Posted by: Saving Water SA (Cape Town, South Africa) – partnered with Water Rhapsody conservation systems – 31 May 2010
A fight breaks out as student Vikas Dagar jostles with dozens of men, women and children to fill buckets from a truck that brings water twice a week to the village of Jharoda Kalan on the outskirts of New Delhi.
Several thousand kilometres away, in central China, power-plant worker Zhou Jie stands on the mostly dry bed of the Wei River, remembering when he used to fish there before pollution made the catch inedible. Dagar and Zhou show the daily struggle with tainted or inadequate water in India and China, a growing shortage that the World Bank says will hamper growth in the world’s fastest-growing economies.
It also pits water-intensive businesses such as Intel’s China unit and the bottling plants of Coca-Cola against growing urban use and the 1.6 billion Chinese and Indians who rely on farming for a living.
“Water will become the next big power, not only in China but the whole world,” said Li Haifeng, the vice-president at sewage-treatment company Beijing Enterprises Water. “Wars may start over the scarcity of water.”
Water demand in the next two decades will double in India to 1.5 trillion cubic metres and rise 32 percent in China to 818 billion cubic metres, according to the 2030 Water Resources Group, a research collaboration between the World Bank, management consulting firm McKinsey & Company and industrial water users such as Coca-Cola.
That would produce returns of about 12 percent from investments in companies that treat or process water, said Arnaud Bisschop, who oversees $3.2 billion (R24bn) investments in the Water Fund run by a unit of Pictet & Cie in Geneva.
The World Bank estimates that 1.2 billion people in India, where farmers use 80 percent of available water, will exhaust their fresh water supplies by 2050 at the current rate.
For Dagar, and the 200 other villagers in Jharoda Kalan, that shortage is already a daily fact of life. “This is for our drinking and cooking,” he said, pointing to four bucketfuls he won from the fight. “I’ve been waiting for the past hour.”
South-west China had its worst drought in a century this year, prompting Premier Wen Jiabao to say that the country would face a test to meet its grain output target.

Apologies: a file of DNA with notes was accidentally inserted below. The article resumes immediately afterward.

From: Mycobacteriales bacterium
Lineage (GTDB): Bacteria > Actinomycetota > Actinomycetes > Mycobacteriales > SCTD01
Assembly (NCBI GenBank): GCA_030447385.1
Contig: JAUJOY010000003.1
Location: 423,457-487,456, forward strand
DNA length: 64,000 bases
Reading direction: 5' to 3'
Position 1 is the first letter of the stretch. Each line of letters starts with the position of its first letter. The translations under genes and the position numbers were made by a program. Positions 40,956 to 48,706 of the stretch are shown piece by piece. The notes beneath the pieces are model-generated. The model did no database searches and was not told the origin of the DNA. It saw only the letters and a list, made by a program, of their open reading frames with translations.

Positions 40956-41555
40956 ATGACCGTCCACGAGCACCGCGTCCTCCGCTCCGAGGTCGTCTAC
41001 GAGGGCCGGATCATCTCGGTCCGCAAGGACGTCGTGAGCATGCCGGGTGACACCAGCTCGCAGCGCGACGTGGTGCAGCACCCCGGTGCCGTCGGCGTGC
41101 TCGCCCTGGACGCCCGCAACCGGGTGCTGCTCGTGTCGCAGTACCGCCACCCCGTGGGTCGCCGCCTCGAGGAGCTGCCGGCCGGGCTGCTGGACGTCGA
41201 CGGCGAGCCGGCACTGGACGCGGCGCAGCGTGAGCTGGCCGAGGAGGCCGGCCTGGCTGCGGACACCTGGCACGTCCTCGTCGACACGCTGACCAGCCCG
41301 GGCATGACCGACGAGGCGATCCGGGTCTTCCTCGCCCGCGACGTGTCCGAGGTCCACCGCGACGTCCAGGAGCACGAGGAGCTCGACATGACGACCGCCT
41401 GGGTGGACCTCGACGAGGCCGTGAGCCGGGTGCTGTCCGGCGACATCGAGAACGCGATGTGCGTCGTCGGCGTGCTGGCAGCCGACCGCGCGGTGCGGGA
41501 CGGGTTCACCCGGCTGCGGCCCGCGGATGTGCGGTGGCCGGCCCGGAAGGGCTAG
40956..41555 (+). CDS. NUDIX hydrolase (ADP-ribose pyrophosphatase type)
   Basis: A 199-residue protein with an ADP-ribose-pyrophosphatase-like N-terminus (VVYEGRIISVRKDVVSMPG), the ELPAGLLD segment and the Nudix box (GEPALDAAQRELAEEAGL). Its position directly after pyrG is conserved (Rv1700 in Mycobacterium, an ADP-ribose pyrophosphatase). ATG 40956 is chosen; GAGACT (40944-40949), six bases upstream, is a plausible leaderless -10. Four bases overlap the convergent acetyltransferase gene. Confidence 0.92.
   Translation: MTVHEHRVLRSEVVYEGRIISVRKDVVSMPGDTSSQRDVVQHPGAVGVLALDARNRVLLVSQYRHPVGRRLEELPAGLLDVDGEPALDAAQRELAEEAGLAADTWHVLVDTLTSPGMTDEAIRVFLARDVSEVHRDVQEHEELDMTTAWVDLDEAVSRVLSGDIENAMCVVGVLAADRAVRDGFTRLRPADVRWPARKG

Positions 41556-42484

India’s farmers are awaiting the start of the rainy season this month after the weakest monsoon in more than three decades last year cut rice output by as much as 10 percent, according to the agriculture ministry.
China, with 20 percent of the world’s population and 7 percent of its fresh water, has contaminated 70 percent of its rivers and lakes, while half the cities have polluted groundwater, according to the World Bank. By 2030 China will have a supply shortfall of 201 billion cubic metres unless the government takes steps to control demand, McKinsey partner Martin Joerss in Beijing wrote in an April report.
The pollution and shrinking rivers are partly a result of China’s rapid industrialisation and growth.
“China can solve this problem in a way that creates economic value as opposed to economic cost,” said Joerss. “There is tremendous, though largely untapped, opportunity to meet China’s enormous need for water resources by focusing on better managing demand.”
Investments in technologies to ease China’s water deficit are expected to reap 165131bn (R11bn) in profit a year, according to the McKinsey report.
Asian water-related companies had benefited from the demand for treatment and supply and have potential for further gains, said Bisschop. He said profit on water investments in China may be about 8 percent to 12 percent a year, with even higher returns in some cities.
Intel said it had expanded its transparency and disclosure on water use and adopted a new water policy as part of the California-based company’s commitment to responsible water management. Intel spokeswoman Susan Qian declined to comment on the company’s water use in China.